8. In metabolic ward studies, interventional studies, and randomized clinical trials, an increase in saturated fat from dietary sources (meat, dairy, eggs) led to an increase in LDL cholesterol. High LDL levels are a primary indicator of coronary heart disease.
  9. There is a strong correlation between diets high in dietary cholesterol (meat, eggs, dairy) and elevated risks of stomach, colon, rectum, pancreas, lung, breast, testicular, kidney, and bladder cancers.
  10. The water footprint of producing red meat is devastating our environment. It takes approximately 1800 gallons of water to produce 1 pound of beef (roughly 30 gallons/1 g of protein) whereas it takes approximately 500 gallons of water to produce 1 pound of chickpeas (roughly 5 gallons/1g of protein). A pound of potatoes only takes 34 gallons.
  11. The carbon footprint of beef is 25x more than that of beans and peas combined.
  12. Methane, a greenhouse gas and powerful driver of climate change, emissions from cattle has far more impact on global warming than previously thought.

14 Tips to Lose Weight on a Plant Based Diet

Switching to a plant-based diet from a western or fatty animal-heavy diet to lose weight, unlike other diets, is a healthy choice. A healthy plant-based diet aligns perfectly with optimal health, reversing many chronic lifestyle induced diseases and maladies, and as a side benefit, weight will come off. All plant-based diets are not created equal though.

The healthiest for chronic health issues is an sos (salt oil sugar free) whole food plant based diet (wfpb). A wfpb diet consists of fruit, vegetables, whole grains, starches, legumes, nuts and seeds, herbs and spices. There is a spectrum though. Sos wfpb is the healthiest diet. Even if you include a sprinkle of salt and sugar with it, it is still healthier than anything else. Add a little oil and it’s slightly less healthy, add vegan junk food (french fries are vegan) and fake processed meats and it becomes a lot less healthy, and real dairy and eggs and it becomes dramatically unhealthy, etc…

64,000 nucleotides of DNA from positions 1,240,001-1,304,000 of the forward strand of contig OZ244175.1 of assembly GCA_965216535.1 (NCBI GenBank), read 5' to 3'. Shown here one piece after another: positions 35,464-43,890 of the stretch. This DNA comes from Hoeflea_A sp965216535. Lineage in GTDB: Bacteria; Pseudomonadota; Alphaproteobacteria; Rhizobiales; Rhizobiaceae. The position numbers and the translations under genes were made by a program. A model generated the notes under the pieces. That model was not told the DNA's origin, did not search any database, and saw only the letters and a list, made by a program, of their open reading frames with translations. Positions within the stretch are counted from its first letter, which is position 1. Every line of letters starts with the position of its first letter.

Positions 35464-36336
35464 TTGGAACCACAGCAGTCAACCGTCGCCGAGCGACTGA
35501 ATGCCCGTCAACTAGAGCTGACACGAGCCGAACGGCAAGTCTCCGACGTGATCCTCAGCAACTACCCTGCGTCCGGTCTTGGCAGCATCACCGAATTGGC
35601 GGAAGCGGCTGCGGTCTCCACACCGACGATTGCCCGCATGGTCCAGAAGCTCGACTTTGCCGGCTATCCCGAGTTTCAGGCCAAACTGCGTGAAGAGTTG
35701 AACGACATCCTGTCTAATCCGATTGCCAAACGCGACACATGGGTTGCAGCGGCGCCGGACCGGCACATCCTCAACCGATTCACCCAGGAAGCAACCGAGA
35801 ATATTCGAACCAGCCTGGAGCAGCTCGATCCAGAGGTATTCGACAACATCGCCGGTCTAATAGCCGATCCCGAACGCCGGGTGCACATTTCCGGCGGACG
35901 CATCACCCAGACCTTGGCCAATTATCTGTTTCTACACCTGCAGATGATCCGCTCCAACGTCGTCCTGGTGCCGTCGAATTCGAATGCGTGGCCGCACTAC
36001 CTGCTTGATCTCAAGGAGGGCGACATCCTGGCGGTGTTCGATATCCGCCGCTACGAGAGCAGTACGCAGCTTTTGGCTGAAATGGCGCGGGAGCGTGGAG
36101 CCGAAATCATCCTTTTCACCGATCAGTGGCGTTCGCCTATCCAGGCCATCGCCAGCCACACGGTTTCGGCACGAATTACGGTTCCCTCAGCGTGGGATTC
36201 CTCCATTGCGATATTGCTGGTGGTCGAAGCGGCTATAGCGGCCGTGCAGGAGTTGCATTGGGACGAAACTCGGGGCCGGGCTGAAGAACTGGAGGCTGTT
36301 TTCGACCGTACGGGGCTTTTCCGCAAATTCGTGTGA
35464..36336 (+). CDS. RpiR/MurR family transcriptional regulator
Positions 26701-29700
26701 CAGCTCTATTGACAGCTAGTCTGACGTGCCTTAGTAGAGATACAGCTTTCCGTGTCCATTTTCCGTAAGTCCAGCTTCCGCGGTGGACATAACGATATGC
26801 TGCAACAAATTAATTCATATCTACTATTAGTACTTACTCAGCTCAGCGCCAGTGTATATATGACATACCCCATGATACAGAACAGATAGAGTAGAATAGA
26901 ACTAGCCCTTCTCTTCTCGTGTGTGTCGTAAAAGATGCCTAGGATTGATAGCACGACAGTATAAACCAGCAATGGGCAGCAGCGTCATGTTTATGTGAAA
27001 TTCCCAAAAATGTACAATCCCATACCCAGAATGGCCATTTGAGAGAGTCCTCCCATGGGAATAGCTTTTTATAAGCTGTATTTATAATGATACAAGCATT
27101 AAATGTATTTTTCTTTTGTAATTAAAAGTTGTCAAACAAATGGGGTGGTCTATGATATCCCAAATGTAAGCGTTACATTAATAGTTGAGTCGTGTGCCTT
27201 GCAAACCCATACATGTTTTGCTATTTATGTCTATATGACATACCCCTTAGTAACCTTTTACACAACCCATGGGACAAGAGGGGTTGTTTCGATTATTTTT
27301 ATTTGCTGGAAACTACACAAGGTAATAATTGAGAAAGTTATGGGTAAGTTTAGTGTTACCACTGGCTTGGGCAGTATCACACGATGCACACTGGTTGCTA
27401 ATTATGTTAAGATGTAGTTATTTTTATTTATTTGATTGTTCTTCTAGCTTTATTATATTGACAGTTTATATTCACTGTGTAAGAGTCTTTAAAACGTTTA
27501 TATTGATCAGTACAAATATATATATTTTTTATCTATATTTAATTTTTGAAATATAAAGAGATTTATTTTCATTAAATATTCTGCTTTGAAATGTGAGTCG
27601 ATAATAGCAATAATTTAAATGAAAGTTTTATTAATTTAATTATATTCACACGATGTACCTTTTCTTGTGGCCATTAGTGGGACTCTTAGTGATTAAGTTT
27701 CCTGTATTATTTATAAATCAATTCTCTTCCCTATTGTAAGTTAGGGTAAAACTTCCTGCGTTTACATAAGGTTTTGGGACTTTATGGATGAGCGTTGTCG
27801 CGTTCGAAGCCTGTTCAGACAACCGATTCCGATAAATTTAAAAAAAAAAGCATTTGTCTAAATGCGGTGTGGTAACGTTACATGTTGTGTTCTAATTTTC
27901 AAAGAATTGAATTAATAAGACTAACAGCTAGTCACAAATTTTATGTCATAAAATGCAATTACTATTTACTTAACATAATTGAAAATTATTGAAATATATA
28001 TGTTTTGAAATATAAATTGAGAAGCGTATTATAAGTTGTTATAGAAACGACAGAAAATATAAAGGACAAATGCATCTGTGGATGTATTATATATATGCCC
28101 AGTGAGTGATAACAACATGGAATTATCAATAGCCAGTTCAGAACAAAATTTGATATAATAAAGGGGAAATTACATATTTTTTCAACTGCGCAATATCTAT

If you are having trouble losing weight on your current plant-based diet, try this for a month:

  1. Make sure you are eating sos wfpb meals and food.
  2. Drop out all sources of concentrated fats and calories (no nuts and seeds or avocados or breads)
  3. Drink a large glass of water upon waking and more throughout the day but don’t over hydrate.
  4. Eat more and a lot of raw fruits and vegetables.
  5. Eat very high water content foods (cucumbers, carrots, kale, arugula, romaine, melons, eggplant, apples, berries, celery). They will fill you up, you can gnaw all day, and you will be sated.
  6. Have a large satiating breakfast (oatmeal, berries, bananas).
  7. Eat a lot of whole grains and potatoes.
  8. Sleep more.
  9. Stop eating a few hours before bedtime. A good cutoff is 8:00.
  10. Walk more.
  11. Do a bit of bodyweight resistance exercises (body squats, lunges, pushups, planks, etc).
  12. Drink tea (skip the milks).
  13. Have a weekly dose of B12 or if you are older than 60 consult for the correct recommendations.
  14. Do not count calories or waste your time with macros.

Your tastebuds will acclimate. I find that the tastier the food, the more my appetite grows. Keep it simple. You’ll appreciate the taste fo fruits and the subtleties of vegetables more. You’ll feel great.